Fourth Republic

After the restoration of democracy, Betancourt won the 1958 elections comfortably, and AD joined the 1958 Punto Fijo Pact. The 1963 elections saw a solid victory for Raúl Leoni, and AD also won in 1973 (Carlos Andrés Pérez), 1983 (Jaime Lusinchi), and 1988 (Carlos Andrés Pérez again). From 1958 to 1999 only three presidential elections were lost (to COPEI, in 1968 and 1978) and one of those was only lost due to a major split in AD.

Splits

The 1968 presidential election was shaped by the split of Democratic Action, with a substantial leftist faction breaking away to form the Movimiento Electoral del Pueblo (MEP). The split happened after Luis Beltrán Prieto Figueroa won the 1967 AD primary election, only to see his nomination overturned by the reformist-social democrat Rómulo Betancourt faction, in favour of Gonzalo Barrios, considering Prieto too far left.[8] Prieto Figueroa, at the time President of the Venezuelan Senate as well as President of AD, split from AD over the affair along with a substantial number of his supporters.[8] The result was that the 1968 election was the first time AD lost power through an election, when COPEI's Rafael Caldera won with less than 30% of the vote, just ahead of AD's Barrios. Prieto Figueroa attained nearly 20%, attaining fourth place behind the Unión Republicana Democrática's Miguel Ángel Burelli Rivas.[citation needed]

An earlier split, in 1960, saw the Revolutionary Left Movement break away from AD. Its engagement in armed struggle against the AD government meant the split posed rather less of an electoral problem than the later MEP split.[citation needed]

Bolivarian Venezuela

The Punto Fijo Pact collapsed in the early 1990s in the face of a severe economic and political crisis, culminating in the impeachment of the AD president Carlos Andrés Pérez for corruption, and the election in 1993 of former COPEI leader Rafael Caldera on a National Convergence electoral coalition platform. Caldera's failure to resolve the economic crisis created the political environment for the 1998 election of Hugo Chávez.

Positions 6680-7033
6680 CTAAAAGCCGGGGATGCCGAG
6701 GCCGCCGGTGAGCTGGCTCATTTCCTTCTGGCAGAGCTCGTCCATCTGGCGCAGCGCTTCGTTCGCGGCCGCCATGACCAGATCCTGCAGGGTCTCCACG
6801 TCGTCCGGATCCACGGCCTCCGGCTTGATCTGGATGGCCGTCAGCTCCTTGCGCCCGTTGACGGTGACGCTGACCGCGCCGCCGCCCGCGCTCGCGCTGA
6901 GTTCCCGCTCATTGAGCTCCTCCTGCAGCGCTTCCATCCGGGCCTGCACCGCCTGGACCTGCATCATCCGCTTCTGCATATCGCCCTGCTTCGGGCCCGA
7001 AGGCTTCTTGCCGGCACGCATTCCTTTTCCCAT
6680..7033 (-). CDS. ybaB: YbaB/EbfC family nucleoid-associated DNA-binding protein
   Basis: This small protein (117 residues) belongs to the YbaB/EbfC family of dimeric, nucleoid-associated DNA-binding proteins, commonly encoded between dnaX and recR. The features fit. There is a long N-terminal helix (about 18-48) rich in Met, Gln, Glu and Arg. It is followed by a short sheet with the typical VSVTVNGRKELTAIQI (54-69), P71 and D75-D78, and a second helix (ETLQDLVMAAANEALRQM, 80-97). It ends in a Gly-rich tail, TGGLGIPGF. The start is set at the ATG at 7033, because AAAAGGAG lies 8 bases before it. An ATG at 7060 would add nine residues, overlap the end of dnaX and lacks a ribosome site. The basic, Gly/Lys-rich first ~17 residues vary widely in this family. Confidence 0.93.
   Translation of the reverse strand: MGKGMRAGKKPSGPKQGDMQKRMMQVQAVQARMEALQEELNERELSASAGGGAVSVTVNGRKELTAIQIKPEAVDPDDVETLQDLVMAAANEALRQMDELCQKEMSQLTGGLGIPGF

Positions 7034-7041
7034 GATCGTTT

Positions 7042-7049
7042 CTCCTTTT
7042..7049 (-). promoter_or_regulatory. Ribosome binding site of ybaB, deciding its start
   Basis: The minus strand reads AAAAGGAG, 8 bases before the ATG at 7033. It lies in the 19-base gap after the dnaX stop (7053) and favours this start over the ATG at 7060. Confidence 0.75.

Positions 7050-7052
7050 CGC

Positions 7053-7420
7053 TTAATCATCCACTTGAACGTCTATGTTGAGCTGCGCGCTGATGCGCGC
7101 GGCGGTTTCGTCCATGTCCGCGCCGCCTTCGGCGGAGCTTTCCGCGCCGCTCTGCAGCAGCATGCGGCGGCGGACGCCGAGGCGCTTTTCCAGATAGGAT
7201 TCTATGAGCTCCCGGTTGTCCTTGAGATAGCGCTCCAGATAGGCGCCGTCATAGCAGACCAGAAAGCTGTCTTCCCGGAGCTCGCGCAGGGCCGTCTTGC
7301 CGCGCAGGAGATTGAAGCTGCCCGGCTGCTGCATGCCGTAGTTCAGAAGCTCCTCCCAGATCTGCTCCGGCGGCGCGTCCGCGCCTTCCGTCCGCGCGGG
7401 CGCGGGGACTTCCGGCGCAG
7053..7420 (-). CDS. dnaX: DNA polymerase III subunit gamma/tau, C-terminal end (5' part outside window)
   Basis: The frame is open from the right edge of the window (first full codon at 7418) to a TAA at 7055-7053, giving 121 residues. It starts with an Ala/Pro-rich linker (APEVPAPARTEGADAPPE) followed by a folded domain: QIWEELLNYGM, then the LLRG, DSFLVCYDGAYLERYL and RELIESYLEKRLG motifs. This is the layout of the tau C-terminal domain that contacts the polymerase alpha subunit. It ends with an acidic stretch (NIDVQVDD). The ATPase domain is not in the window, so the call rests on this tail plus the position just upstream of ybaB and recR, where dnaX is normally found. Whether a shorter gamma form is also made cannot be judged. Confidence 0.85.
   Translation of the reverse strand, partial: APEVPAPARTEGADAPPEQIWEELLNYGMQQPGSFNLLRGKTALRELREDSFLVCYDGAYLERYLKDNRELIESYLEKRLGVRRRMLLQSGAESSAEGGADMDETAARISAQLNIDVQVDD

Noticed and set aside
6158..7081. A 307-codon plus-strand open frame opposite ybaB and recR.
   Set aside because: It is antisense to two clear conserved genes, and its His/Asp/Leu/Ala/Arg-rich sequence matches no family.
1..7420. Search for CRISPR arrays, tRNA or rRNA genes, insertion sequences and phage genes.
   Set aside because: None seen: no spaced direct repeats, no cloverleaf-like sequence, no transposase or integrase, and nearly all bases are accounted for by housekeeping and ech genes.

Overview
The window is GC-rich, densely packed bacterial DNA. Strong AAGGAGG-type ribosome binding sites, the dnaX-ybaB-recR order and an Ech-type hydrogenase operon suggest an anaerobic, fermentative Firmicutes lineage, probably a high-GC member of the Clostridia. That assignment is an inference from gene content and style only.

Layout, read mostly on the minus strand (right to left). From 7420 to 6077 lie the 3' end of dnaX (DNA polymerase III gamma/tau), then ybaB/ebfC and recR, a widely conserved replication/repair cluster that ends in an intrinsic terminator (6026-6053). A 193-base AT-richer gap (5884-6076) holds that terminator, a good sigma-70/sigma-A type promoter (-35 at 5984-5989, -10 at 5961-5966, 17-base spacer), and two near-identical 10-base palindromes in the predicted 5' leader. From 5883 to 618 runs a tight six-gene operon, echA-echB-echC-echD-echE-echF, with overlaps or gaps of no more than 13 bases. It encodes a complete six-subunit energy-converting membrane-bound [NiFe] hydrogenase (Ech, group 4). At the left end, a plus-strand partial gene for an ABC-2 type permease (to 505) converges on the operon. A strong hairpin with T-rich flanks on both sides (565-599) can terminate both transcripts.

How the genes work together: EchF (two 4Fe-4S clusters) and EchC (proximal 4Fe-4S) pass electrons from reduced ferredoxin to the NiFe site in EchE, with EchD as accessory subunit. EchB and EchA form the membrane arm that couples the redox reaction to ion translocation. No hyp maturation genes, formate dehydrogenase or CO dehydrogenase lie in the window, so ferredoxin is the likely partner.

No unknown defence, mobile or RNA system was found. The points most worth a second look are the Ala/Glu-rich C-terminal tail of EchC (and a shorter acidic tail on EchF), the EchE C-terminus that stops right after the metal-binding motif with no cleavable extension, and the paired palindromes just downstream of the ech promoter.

AD posters during a rally in support of RCTV in 2007

At the 2000 elections for the new National Assembly of Venezuela, AD won 29 out of 165 seats; four additional seats were won by an AD-Copei alliance. At the 2005 legislative elections Democratic Action staged an electoral boycott and consequently did not win any seats.[9]

For the 2010 and 2015 elections, AD was part of the Democratic Unity Roundtable. In the 2015 elections where the Roundtable took the National Assembly, AD won 25 seats, which it contributed to the Roundtable's 109 seat majority. The Roundtable parties boycotted the 2017 elections to the Constituent Assembly and participated in an unofficial referendum against its formation.[10]

In July 2018, AD left the Democratic Unity Roundtable opposition coalition, citing "operative problems inside the organisation" and the difficulties to elect the new secretary general of the coalition.[7]

The trade union confederation CTV is closely linked to AD. AD is a member of the Socialist International,[11] and a member of COPPPAL.[12]

Acción Democrática's current Secretary General is Henry Ramos.

Other Languages